Reporting Jay Levine
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CHICAGO (CBS) – Mayor Rahm Emanuel is turning his campaign for a longer school day up a notch, while some parents and teachers argue that A 7 ½-hour day is just too long.
So why is the mayor focused on that number?
Few dispute the Mayor’s claim that the current school day is too short, but there are those – teachers and even some parents – who feel his proposed 7 ½-hour day might be too long.
CBS 2 Chief Correspondent Jay Levine spoke to the mayor about it, during a visit to a South Side school that made the grade in a big way, despite shorter hours.
“With the shortest school day and the shortest school year in the country, we are shortchanging the kids and the teachers from achieving what they need to achieve,” Emanuel said.
The mayor visited Lindblom Math and Science Academy in Englewood on Tuesday to make good on a promise to its principal.
“He said we’re gonna make it onto the … top 50 high schools. I said, well, if you do it I wanna come back and I wanna congratulate you and congratulate the students and the teachers for your accomplishment,” Emanuel said.
Lindblom, once a troubled school, made the biggest jump of any school in the state, all the way to number 43 – despite the current 5 hour 45 minute school day, much shorter than top 20 ranked schools in Highland Park, Naperville, Wilmette and Barrington.
With the mayor’s proposed 7 hour 30 minute day, Chicago would go from the shortest to the longest school day in the state.
“There’s nothing magical about 7 ½ hours, but there is a curse at 5 ½,” Emanuel said.
So why did he pick 7 ½ hours as his goal for CPS?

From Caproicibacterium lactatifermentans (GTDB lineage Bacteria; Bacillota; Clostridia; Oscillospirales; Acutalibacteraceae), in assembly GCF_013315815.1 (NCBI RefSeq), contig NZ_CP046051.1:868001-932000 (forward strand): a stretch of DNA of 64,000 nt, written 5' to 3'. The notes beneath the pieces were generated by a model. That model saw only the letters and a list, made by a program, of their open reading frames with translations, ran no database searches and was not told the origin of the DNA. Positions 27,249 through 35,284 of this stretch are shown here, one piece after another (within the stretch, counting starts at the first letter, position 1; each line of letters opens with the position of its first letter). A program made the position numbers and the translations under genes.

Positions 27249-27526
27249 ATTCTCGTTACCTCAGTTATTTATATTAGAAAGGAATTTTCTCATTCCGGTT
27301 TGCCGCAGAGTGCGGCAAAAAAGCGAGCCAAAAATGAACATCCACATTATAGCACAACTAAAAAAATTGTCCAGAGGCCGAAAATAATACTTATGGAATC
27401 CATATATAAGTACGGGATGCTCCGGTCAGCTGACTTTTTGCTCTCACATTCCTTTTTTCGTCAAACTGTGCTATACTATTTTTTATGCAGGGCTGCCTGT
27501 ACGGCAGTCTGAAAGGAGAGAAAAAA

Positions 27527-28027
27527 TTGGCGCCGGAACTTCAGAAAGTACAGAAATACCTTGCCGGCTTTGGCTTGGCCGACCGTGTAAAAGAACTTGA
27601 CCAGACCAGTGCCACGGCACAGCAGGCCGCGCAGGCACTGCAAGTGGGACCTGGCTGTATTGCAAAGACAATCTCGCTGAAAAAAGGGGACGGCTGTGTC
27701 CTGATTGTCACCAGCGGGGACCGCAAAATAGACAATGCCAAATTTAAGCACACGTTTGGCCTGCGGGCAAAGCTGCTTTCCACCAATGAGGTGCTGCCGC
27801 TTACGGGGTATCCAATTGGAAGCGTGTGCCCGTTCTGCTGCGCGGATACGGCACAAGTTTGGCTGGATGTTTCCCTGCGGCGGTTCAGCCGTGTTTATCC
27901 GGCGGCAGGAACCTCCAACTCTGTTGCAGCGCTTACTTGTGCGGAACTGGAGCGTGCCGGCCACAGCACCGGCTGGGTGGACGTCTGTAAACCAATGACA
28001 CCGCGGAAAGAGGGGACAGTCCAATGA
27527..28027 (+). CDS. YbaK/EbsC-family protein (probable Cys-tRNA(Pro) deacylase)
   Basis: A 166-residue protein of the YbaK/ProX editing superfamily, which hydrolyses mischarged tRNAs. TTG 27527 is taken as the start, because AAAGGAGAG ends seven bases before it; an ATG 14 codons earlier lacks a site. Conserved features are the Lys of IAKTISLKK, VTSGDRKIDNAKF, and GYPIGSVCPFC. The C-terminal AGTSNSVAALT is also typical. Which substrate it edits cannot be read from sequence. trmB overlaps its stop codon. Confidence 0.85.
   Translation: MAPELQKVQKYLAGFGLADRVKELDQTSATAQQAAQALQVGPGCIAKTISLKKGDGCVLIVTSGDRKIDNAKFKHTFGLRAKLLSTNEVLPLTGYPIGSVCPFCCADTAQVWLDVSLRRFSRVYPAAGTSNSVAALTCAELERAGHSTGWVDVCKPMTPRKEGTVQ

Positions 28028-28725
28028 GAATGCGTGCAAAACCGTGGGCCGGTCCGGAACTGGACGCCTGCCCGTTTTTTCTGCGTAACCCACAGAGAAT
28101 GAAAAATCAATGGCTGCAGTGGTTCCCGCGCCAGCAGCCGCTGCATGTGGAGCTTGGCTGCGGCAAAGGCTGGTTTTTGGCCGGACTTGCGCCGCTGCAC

“The reason is that’s what Houston was doing and that’s what the bar was for all the major cities throughout the country,” Emanuel said.
Most Houston public schools have a 7 ½-hour day, though some turnaround schools there are in session for 8 ½ hours for four of the five schooldays a week.
A CPS advisory committee which met Tuesday night is wrestling with both the hours and the make-up of Chicago’s longer day.
One member of that committee, the parents’ group “Raise Your Hand,” surveyed its members.
“Parents are concerned about having time for outside school activities, family time, homework, things of that nature,” Raise Your Hand member Amy Smolensky said. “They think that a 7 ½ hour day is simply too long for a lot of children, particularly younger children.”
Pressed for why he’s pushing specifically for 7 ½ hours, Emanuel said, “The basis of that was when I looked at New York, Boston, Houston, Los Angeles, Miami, all the other cities around the country, we were on the bottom.”
“And our kids have big dreams. They have big potential and I’m not gonna be the mayor that shortchanges them that, which is how this educational system is set up,” the mayor added.
Emanuel has dropped in unannounced at dozens of schools in recent weeks.
Convinced that fixing the schools is the key to economic success for the city, he’s clearly drawn a line in the sand. But the success of Lindblom – without any extra time – might show that time spent in class is only part of it.
It also might lead to a debate, not over whether our kids need more time in school, but how much more time.